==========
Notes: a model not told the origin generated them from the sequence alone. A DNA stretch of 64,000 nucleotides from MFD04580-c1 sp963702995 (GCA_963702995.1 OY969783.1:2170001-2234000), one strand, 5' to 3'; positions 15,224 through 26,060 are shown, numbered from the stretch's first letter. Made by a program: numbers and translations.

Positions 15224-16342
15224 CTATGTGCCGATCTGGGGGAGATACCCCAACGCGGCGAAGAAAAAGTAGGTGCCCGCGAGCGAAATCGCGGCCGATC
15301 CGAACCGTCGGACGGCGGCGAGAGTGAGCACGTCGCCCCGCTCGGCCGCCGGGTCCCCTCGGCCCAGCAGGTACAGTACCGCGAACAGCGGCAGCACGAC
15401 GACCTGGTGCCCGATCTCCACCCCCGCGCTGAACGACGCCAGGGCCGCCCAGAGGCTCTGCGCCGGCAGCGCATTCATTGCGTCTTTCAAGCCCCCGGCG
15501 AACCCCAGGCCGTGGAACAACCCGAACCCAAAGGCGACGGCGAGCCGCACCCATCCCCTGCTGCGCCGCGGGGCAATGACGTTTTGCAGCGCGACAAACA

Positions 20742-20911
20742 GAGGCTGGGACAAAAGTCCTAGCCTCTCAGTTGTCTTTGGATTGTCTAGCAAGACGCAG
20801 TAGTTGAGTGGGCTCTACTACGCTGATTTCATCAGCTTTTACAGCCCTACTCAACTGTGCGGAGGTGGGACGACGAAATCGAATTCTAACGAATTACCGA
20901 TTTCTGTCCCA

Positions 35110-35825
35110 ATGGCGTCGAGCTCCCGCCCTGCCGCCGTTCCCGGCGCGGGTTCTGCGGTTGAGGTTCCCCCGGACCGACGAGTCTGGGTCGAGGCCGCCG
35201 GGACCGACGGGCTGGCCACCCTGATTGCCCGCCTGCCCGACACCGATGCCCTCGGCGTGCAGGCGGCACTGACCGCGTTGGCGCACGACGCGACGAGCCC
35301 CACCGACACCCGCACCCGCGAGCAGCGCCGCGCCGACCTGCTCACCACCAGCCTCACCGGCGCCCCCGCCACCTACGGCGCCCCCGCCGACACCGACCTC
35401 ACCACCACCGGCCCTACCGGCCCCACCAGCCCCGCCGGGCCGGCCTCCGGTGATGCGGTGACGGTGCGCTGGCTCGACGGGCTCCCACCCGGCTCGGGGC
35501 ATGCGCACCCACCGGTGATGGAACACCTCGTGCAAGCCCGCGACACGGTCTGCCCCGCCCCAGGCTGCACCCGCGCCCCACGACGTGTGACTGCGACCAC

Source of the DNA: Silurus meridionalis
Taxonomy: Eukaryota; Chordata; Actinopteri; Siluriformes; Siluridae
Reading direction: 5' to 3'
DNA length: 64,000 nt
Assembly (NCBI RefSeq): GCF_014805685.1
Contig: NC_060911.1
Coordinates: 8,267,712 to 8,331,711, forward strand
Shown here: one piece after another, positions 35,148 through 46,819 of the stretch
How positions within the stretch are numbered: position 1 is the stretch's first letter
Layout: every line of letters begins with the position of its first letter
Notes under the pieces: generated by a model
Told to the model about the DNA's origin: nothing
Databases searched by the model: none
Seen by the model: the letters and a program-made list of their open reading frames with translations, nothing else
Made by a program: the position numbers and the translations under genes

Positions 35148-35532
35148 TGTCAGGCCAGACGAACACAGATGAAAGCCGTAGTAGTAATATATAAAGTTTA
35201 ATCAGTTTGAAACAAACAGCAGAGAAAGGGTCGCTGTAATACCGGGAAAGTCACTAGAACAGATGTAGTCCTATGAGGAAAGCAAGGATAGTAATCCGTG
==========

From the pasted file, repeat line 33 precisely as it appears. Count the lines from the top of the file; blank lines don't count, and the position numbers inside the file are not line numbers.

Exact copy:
35148 TGTCAGGCCAGACGAACACAGATGAAAGCCGTAGTAGTAATATATAAAGTTTA